The Baltimore Police Department is shifting 100 officers to neighborhood patrol units in an effort to improve its community policing situation, a response to reports on their end-of-year staffing numbers and a subsequent letter from the police union pointing the finger at the department.
Police Commissioner Kevin Davis and Mayor Catherine Pugh convened a press conference on Friday afternoon to discuss the planned staffing changes. The announcement gave the Mayor and Davis a chance to respond to reports about reduced community patrol assignments in 2016, as well as a letter from Gene Ryan, president of the police union FOP Lodge 3, that accused the department of underreporting its staffing issues from last year and not following a four-days-on-shift, three-days-off schedule stipulated in their 2015 collective bargaining agreement.
Davis said today that police will pull 100 additional officers from various departments and assign them to neighborhood patrol units. “Our responsibility to our community begins and ends with our patrol officers,” he said, later adding that they will encourage more officers to get out of their cars to introduce themselves to community members.
Police data released earlier this week in accordance with state law showed a seven-percentage point drop in the number of neighborhood patrol assignment for most of 2016 compared to the year before. Police spokesman T.J. Smith told the Baltimore Fishbowl on Tuesday that the drop was in part due to an increase in robbery detective assignments, as well as scheduling circumstances and a shortage of officers.
FOP President Ryan stirred the pot by making public a letter to Baltimore Sun reporter Kevin Rector in response to his story on the police department’s end-of-year figures. Ryan accused the department of overshooting the number of officers assigned to patrol districts by saying 999 officers were out on neighborhood patrol in most of 2016; Ryan said the number of full-time officers assigned to sector patrol was really 700.
The union president also wrote that the criminal community is aware that understaffing situation “makes us inefficient” and said, “Our members can only do so much and, at this point, the Baltimore Police Department is at the tipping point of being unable to protect the City and its citizens”
Mayor Pugh said she was surprised to hear Ryan’s criticisms, given that he had only wished her a Happy New Year when they last met and had not brought up the staffing situation. Davis, meanwhile, said he and others in the department found the “tipping point” remark to be offensive, and said the perceived discrepancy in the numbers “should have been resolved with a phone call or a meeting.” He pointed out that police had included sergeants and lieutenants assigned to patrol districts in the year-end figures, but didn’t offer much other explanation for why the figures were so disparate.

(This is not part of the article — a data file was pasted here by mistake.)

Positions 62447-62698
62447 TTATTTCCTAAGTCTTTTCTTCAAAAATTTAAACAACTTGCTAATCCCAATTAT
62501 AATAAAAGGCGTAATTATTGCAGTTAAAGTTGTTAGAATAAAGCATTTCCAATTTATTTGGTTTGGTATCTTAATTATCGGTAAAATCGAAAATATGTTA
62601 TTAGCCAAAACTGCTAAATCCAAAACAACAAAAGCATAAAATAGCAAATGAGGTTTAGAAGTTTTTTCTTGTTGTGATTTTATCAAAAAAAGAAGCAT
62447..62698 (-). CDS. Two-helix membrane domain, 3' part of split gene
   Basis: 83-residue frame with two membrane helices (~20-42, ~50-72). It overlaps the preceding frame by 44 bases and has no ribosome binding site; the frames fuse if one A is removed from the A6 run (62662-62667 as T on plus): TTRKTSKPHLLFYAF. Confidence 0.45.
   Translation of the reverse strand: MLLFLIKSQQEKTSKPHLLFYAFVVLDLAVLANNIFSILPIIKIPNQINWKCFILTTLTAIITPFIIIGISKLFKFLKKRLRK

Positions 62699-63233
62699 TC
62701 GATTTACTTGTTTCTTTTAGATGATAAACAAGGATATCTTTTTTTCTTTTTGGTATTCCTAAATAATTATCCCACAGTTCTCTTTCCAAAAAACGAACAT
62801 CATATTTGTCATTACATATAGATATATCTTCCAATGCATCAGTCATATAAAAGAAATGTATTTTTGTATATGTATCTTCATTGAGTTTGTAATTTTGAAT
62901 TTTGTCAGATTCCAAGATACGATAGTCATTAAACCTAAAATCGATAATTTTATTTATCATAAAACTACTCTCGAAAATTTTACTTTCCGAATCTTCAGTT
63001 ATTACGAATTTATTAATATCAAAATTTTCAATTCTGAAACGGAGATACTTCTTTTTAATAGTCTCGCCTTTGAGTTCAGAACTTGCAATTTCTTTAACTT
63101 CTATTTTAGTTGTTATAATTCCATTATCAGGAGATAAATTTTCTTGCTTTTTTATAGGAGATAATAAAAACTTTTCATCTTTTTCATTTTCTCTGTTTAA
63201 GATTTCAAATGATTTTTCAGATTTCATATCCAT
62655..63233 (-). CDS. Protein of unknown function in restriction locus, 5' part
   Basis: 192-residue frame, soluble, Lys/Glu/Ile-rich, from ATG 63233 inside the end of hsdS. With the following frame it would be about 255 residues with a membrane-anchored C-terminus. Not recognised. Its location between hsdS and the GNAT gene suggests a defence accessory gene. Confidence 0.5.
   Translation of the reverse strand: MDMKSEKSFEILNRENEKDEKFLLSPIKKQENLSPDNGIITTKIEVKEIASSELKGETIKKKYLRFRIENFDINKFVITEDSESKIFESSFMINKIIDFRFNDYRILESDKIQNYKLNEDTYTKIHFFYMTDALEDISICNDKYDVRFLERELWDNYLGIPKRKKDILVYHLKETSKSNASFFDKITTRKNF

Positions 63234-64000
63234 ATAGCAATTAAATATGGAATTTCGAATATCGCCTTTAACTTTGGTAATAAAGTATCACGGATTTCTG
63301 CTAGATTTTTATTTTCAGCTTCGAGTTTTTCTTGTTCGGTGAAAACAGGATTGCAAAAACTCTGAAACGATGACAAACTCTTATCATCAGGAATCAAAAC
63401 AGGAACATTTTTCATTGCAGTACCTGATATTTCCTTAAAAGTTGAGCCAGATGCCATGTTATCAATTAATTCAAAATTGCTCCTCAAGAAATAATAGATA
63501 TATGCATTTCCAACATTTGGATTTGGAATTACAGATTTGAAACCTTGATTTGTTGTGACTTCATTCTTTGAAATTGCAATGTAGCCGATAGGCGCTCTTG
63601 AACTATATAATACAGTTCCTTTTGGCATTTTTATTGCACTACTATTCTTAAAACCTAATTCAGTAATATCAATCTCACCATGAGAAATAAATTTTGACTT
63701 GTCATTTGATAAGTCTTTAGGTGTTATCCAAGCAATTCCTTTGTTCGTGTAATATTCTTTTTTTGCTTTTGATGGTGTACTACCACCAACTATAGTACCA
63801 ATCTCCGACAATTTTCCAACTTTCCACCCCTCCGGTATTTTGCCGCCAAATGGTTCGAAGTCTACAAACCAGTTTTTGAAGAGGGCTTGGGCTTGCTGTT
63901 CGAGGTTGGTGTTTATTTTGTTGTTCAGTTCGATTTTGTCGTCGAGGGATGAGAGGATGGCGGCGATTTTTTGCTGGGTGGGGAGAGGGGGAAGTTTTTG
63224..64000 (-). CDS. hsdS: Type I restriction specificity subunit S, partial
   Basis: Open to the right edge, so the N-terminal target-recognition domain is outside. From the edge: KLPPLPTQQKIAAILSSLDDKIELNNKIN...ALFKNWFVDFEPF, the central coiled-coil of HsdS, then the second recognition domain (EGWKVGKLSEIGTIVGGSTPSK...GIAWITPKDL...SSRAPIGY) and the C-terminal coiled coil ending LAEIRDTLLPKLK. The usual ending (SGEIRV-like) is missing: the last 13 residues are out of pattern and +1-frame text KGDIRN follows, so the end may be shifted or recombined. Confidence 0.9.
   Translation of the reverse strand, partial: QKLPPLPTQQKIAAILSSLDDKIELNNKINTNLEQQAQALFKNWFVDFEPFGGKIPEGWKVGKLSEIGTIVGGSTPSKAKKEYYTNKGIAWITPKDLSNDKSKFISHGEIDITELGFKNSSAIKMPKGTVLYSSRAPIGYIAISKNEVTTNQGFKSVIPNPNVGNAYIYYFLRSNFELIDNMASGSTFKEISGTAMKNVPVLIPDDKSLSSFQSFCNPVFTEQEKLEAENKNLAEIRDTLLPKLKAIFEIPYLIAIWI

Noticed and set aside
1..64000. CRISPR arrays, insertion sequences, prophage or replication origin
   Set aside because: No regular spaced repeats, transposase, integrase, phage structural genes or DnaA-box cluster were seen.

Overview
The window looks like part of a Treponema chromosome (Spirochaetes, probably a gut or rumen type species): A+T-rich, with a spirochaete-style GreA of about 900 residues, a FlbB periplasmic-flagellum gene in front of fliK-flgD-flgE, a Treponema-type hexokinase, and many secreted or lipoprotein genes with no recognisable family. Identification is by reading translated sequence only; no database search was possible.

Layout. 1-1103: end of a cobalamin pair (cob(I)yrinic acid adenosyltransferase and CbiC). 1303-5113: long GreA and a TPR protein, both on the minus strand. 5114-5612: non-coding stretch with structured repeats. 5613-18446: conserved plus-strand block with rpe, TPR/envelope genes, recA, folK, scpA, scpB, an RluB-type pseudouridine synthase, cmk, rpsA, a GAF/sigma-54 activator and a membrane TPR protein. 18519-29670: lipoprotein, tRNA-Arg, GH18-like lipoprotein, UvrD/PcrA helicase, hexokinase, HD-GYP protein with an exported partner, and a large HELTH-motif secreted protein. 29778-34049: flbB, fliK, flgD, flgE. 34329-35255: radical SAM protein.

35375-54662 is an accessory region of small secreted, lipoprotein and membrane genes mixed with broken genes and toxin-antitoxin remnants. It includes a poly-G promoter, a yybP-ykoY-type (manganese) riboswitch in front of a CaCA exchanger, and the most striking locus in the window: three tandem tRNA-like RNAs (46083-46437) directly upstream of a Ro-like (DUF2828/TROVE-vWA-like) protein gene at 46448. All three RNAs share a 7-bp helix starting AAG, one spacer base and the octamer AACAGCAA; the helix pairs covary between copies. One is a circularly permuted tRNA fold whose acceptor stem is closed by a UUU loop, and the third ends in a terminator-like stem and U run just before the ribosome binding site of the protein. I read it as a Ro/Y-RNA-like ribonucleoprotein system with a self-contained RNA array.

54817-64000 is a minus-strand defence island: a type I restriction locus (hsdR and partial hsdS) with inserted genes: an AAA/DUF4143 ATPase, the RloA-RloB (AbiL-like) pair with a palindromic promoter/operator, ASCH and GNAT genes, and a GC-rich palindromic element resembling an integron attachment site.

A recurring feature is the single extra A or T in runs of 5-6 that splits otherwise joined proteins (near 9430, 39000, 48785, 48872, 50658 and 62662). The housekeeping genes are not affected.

Davis addressed Ryan’s criticism of police not adhering to their scheduling agreement in the union contract with a quick explanation. “Your shift plan is only as good as your capacity to staff it,” he said. He also said it’s uncommon for shift schedules to be negotiated in collective bargaining agreements, anyway, and that the four-days-on, three days off schedule would not possible to staff with the current supply of officers.
Pugh and Davis also used the announcement as a call to action for hiring more officers in 2017. The mayor said city residents need to “step up” and come to work for the department. Davis pointed out that police are relaxing their rules for limited past marijuana use among recruits, which he said is an issue that oftentimes keeps young people from being able to join the force.
The department needs those recruits to help it get back to a practical staffing level. “The fact is we’re still recovering from the attrition that happened in 2015,” Davis said, referring to the large number of department members who retired after the post-Freddie Gray unrest.
Davis also said BPD in 2017 will be dedicating full-time teams to specific zones in Baltimore with high crime and will focus more on a narrowed list of “trigger pullers” responsible for a large share of Baltimore’s violent crime and the powerful Black Guerilla Family gang operating in the city.
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